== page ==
Free Resources

SIL Certificate Databases

SIL certificates are a convenient source of data, but should be view skeptically and cross-referenced with other sources since they may sometimes omit certain components from the analysis or make unrealistic assumptions about operating conditions.

Manufacturer Websites

In some cases, it may be easier to find SIL certificates directly from the manufacturer. I am just listing a few popular vendors who happen to have centralized locations for many of their certificates. Keep in mind that in addition to SIL Certificates, the product Safety Manual will often have more detailed information.  Watch out for manufacturers that don’t have safety manuals; that’s a strong sign they do not understand IEC 61508 / 61511.

Other Web Resources for Failure Data

Miscellaneous other free resources

Nuclear Industry Failure Data

The nuclear industry has a large volume of failure rate data that is generally applicable to the process industries

Coursera - Hundreds of Specializations and courses in business, computer science, data science, and more


Unfortunately, not all data is free.  However, some of these resources may be free to you via the Internet, depending on company subscriptions, copyright scruples, etc.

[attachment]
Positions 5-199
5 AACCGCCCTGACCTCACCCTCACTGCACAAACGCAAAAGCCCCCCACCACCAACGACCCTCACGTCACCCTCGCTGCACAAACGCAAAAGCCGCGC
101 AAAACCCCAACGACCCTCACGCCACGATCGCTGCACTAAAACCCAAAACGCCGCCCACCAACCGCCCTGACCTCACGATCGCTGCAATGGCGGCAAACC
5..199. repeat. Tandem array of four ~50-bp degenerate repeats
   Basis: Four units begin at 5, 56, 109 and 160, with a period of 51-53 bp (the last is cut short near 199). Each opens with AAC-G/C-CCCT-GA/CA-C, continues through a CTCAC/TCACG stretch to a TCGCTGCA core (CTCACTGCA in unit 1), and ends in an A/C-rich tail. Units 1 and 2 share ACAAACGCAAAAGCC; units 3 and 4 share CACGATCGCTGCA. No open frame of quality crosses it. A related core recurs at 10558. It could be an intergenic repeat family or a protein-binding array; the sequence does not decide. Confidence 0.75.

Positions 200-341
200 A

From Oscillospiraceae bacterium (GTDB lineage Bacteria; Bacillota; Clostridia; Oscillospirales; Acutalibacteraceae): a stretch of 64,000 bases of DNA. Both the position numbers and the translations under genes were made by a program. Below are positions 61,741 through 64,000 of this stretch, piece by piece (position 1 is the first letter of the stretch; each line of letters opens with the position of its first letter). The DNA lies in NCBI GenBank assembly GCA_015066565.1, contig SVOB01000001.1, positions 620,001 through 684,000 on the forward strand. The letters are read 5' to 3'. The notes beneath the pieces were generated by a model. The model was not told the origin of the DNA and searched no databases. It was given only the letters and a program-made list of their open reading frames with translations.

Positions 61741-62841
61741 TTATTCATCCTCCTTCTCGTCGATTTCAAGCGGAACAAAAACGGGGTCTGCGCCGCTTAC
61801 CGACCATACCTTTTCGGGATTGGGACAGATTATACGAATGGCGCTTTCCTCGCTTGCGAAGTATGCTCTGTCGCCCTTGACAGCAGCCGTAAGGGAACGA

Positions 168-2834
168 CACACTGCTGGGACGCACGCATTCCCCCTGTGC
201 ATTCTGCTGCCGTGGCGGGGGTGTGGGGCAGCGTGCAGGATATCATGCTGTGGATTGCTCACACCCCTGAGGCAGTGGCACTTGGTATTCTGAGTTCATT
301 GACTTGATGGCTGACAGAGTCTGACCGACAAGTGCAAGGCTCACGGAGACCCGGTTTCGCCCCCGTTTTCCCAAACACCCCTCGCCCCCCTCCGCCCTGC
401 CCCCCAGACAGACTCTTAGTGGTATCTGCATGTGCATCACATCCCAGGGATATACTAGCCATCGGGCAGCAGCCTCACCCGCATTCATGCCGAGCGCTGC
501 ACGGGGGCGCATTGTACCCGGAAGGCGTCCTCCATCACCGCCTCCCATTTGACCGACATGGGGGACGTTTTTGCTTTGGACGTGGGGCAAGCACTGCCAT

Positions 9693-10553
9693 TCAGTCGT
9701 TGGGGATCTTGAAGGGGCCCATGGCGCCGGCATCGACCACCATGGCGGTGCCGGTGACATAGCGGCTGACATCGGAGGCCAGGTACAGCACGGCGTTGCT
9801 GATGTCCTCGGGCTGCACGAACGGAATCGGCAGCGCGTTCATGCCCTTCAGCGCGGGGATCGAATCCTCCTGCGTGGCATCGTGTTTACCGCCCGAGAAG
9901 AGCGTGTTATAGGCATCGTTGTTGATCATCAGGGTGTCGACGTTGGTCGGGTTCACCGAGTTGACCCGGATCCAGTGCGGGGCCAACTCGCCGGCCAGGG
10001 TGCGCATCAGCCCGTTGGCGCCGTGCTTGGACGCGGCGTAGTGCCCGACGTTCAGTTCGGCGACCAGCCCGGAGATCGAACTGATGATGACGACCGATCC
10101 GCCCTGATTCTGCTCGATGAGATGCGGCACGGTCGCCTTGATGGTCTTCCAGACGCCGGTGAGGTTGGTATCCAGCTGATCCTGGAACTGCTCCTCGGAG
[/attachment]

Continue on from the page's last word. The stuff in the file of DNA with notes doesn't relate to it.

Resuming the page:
There are many commercially available SIS software packages that have built-in failure rate data. I am not covering these here, as many of them obtain their data from one or more of the sources listed above.  Software tools and built-in data are convenient, but all of the same caveats apply.  Data must be thoroughly understood to ensure it is used meaningfully.  Beyond data, it is also critical to understand how the software is using the data. Perfect failure data applied to the wrong model is still meaningless!


These resources do not provide failure rate data, but rather provide guidance on how to use and interpret data from other sources.

A common theme among much of the guidance literature is that failure rates are uncertain.  The goal of searching for failure rates should not be to cherry-pick the data until we find the lowest failure rate. We should evaluate all of the available data, estimate the uncertainty, and judge the applicability to our own specific applications and environments.  Later, the data should be updated based on actual experience in the application.  By the way, the Bayesian framework is an excellent way to accomplish this initial analysis and future updating.

I hope this post is helpful to you.  Please add any resources I may have missed in the comments.

Stephen Thomas, PE, CFSE
Stephen Thomas, PE, CFSE

Stephen is the founder and editor of He is a functional safety expert with over 26 years of experience.  He is currently a system safety engineer with a leading developer of autonomous vehicle technology. He is a member of the IEC 61508 and IEC 61511 functional safety committees. He is a member of the non-profit CFSE Advisory Board advising the exida CFSE program. He is the Director of Education & Professional Development for the International System Safety Society and an associate editor for the Journal of System Safety.